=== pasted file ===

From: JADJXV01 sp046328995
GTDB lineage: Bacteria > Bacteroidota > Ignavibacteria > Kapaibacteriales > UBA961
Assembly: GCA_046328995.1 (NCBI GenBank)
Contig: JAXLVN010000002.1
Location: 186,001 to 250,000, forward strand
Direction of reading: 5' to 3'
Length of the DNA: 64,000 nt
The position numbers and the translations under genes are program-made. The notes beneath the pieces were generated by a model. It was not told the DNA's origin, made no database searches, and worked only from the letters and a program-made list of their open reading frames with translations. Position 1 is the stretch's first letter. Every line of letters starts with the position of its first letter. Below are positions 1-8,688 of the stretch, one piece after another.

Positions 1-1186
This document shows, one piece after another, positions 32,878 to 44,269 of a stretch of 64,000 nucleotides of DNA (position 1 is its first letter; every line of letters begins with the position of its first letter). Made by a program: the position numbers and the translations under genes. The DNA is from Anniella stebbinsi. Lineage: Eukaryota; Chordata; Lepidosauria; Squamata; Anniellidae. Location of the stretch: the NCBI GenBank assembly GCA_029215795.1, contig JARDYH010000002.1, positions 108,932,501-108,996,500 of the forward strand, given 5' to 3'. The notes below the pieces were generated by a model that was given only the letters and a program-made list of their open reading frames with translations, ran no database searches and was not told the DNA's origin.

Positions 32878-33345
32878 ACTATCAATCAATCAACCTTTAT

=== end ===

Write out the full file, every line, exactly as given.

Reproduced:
From: JADJXV01 sp046328995
GTDB lineage: Bacteria > Bacteroidota > Ignavibacteria > Kapaibacteriales > UBA961
Assembly: GCA_046328995.1 (NCBI GenBank)
Contig: JAXLVN010000002.1
Location: 186,001 to 250,000, forward strand
Direction of reading: 5' to 3'
Length of the DNA: 64,000 nt
The position numbers and the translations under genes are program-made. The notes beneath the pieces were generated by a model. It was not told the DNA's origin, made no database searches, and worked only from the letters and a program-made list of their open reading frames with translations. Position 1 is the stretch's first letter. Every line of letters starts with the position of its first letter. Below are positions 1-8,688 of the stretch, one piece after another.

Positions 1-1186
This document shows, one piece after another, positions 32,878 to 44,269 of a stretch of 64,000 nucleotides of DNA (position 1 is its first letter; every line of letters begins with the position of its first letter). Made by a program: the position numbers and the translations under genes. The DNA is from Anniella stebbinsi. Lineage: Eukaryota; Chordata; Lepidosauria; Squamata; Anniellidae. Location of the stretch: the NCBI GenBank assembly GCA_029215795.1, contig JARDYH010000002.1, positions 108,932,501-108,996,500 of the forward strand, given 5' to 3'. The notes below the pieces were generated by a model that was given only the letters and a program-made list of their open reading frames with translations, ran no database searches and was not told the DNA's origin.

Positions 32878-33345
32878 ACTATCAATCAATCAACCTTTAT